How a Boy Turned His Dream of Training Comfort Rabbits into a Reality

Caleb Smith runs Peacebunny Island, a non-profit that raises rescue rabbits and pairs them with people who need them. 

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Posted in , Aug 25, 2021

Caleb Smith relaxing on a hammock with a bunny

The sun peeks over the treetops, casting a glow inside Caleb Smith’s tent at 6:30 in the morning. The Mississippi River gently laps against the houseboat moored on the sandy bank near the site where he and his friends like to camp out when the weather is nice. A gentle nudge from the edge of his sleeping bag lets the 16-year-old Eagle Scout know he isn’t the only one awake. 

“Morning, Huck,” he says, stroking the soft blue-gray Flemish rabbit emerging from where he had burrowed. Huckleberry’s nose twitches as he stretches. Caleb pulls on a hooded sweatshirt over his Peacebunny Island T-shirt. 

The large bunny nudges his nose under the teen’s arm. 

“I know, buddy. Big day ahead. The start of another Best Summer Ever.”

Another ball of fur hops out from behind Caleb’s backpack, a rescued dwarf Hotot rabbit.

“Good morning, Tator Tot.”

Caleb unzips his tent and breathes in the brisk morning air. The sand is cool on his bare feet as he walks to the houseboat, carrying his bedding under one arm, his backpack slung over his shoulder. The two bunnies nibble on tender shoots that cover the knoll. Of all the bunnies that live at Peacebunny Cottage—situated on a sprawling farm just outside of Minneapolis—Tator Tot and Huck love coming out here to Peacebunny Island the most. The private 22-acre island nestled in the Mississippi National River and Recreation Area, just south of Saint Paul, belongs to Caleb, who uses the sustainable sanctuary to train comfort rabbits.

When Caleb was eight, he adopted his first bunny, Snickers, an older Dutch rabbit. They were inseparable. But Snickers died less than a year later, and Caleb was heartbroken. He eventually went online looking for another rabbit and was shocked to see hundreds available, abandoned after Easter. He put on his church suit and made a presentation to his parents about rescuing more rabbits. “It really bothered me that people couldn’t commit to a rabbit’s 10-year life span,” he says. “So I took in as many as I could.” There wasn’t room at his family’s house in the suburbs for them all. Luckily, a farm family nearby let Caleb keep his rabbits in their barn, now known as Peacebunny Cottage.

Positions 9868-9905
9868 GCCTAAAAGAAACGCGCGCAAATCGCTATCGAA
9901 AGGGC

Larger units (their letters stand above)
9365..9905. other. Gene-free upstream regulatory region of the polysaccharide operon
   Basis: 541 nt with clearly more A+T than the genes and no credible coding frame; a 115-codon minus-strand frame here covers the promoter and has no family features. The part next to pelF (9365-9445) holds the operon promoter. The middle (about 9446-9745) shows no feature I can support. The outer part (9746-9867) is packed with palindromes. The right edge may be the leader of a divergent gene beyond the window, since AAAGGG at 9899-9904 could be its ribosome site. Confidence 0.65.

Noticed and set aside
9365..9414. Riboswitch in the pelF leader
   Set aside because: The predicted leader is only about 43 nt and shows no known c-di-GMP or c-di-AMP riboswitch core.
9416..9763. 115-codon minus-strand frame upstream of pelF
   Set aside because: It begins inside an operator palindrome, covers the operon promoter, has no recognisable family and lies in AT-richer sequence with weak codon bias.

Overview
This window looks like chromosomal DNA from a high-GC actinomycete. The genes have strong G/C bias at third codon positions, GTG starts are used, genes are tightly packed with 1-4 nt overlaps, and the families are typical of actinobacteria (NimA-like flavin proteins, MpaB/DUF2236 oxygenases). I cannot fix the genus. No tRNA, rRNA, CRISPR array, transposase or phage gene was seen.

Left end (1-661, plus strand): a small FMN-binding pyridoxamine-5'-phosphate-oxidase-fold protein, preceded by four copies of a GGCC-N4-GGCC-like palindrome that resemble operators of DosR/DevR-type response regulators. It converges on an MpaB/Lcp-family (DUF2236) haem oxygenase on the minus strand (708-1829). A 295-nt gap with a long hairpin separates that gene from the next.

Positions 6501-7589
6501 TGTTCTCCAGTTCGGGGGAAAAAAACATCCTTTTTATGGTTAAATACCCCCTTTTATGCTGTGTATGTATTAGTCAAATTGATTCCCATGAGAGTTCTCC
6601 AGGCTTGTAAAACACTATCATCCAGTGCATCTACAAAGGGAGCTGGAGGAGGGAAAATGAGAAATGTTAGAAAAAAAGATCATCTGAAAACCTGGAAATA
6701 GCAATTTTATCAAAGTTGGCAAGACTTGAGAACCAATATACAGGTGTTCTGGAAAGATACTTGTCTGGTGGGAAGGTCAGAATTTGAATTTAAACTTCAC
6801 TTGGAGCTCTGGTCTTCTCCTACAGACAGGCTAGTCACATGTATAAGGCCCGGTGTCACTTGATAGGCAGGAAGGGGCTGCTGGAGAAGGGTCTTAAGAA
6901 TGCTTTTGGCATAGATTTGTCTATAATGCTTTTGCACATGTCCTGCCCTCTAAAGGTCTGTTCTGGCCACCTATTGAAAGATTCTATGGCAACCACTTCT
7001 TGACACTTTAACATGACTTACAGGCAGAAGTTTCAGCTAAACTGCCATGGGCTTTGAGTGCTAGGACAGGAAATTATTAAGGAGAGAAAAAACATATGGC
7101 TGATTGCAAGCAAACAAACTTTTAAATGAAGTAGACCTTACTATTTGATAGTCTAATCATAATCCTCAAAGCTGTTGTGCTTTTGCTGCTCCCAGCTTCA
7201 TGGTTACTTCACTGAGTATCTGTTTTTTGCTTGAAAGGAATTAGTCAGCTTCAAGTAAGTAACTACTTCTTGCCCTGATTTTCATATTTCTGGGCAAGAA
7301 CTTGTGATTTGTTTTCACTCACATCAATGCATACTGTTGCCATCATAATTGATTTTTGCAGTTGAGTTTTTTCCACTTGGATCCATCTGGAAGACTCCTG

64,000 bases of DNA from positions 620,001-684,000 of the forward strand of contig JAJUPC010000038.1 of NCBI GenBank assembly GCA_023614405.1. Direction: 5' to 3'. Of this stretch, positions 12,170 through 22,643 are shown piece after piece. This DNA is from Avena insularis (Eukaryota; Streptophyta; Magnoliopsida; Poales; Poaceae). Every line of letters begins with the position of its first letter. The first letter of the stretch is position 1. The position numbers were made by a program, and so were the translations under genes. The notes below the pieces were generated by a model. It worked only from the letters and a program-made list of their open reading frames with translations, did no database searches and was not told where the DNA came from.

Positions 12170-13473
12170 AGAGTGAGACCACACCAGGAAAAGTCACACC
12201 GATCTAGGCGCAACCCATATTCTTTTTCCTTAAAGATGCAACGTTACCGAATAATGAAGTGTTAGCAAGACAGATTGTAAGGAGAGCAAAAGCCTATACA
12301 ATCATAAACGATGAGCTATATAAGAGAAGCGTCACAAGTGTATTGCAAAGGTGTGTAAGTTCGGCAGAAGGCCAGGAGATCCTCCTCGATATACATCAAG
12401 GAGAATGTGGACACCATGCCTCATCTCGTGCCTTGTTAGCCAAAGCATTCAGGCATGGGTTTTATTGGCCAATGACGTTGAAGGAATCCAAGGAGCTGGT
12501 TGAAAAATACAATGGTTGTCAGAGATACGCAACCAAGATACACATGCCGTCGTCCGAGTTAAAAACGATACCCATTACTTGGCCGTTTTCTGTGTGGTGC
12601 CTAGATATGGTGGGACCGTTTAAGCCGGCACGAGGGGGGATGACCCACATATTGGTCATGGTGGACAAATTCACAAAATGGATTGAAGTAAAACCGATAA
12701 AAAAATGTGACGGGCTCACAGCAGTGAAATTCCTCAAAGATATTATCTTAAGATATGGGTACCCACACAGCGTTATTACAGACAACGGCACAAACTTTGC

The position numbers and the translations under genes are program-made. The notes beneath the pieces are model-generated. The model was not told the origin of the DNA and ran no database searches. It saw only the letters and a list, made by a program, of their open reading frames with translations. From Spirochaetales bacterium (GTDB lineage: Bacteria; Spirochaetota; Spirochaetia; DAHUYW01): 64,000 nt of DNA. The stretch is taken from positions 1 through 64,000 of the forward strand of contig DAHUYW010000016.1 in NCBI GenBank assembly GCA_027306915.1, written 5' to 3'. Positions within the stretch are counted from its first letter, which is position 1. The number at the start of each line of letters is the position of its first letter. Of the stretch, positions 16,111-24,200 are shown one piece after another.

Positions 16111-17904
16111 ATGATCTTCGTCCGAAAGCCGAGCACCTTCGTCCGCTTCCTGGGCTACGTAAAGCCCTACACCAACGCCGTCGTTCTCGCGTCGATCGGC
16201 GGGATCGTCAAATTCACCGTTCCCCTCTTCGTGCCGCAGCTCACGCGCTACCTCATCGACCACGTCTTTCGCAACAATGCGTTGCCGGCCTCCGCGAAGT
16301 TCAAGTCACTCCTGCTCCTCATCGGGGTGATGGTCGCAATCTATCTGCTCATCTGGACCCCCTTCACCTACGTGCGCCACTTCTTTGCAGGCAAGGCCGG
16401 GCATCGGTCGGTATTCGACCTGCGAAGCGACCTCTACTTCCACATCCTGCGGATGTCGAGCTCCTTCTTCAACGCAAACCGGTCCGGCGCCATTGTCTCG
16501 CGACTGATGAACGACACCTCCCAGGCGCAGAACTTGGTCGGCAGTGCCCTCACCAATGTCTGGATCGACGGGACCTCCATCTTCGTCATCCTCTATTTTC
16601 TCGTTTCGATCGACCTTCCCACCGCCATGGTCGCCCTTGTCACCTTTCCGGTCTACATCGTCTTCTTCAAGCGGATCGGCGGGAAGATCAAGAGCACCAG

By the time he was 11, Caleb knew he wanted his rabbits to not only live out their lives in a happy place but also help others. He spent the next few years taking boating lessons and investing money he’d won in an entrepreneurship contest to buy a houseboat and several canoes. At 14, he discovered an uninhabited island on the Mississippi and convinced the owners to let him camp there for a few months so he could see how his bunnies liked roaming the land. It was the perfect spot to train comfort rabbits—quiet, safe, free of land predators. After securing an investor to help him buy the island, Caleb needed to raise funds for the rabbits’ care plus a mortgage, so the Peacebunny Foundation began to sell rabbit merchandise, request donations and host educational activities at the cottage. One hundred percent of the 2021 royalties from his memoir, Peacebunny Island: The Extraordinary Journey of a Boy and His Comfort Rabbits, and How They’re Teaching Us About Hope and Kindness, made the plan sustainable.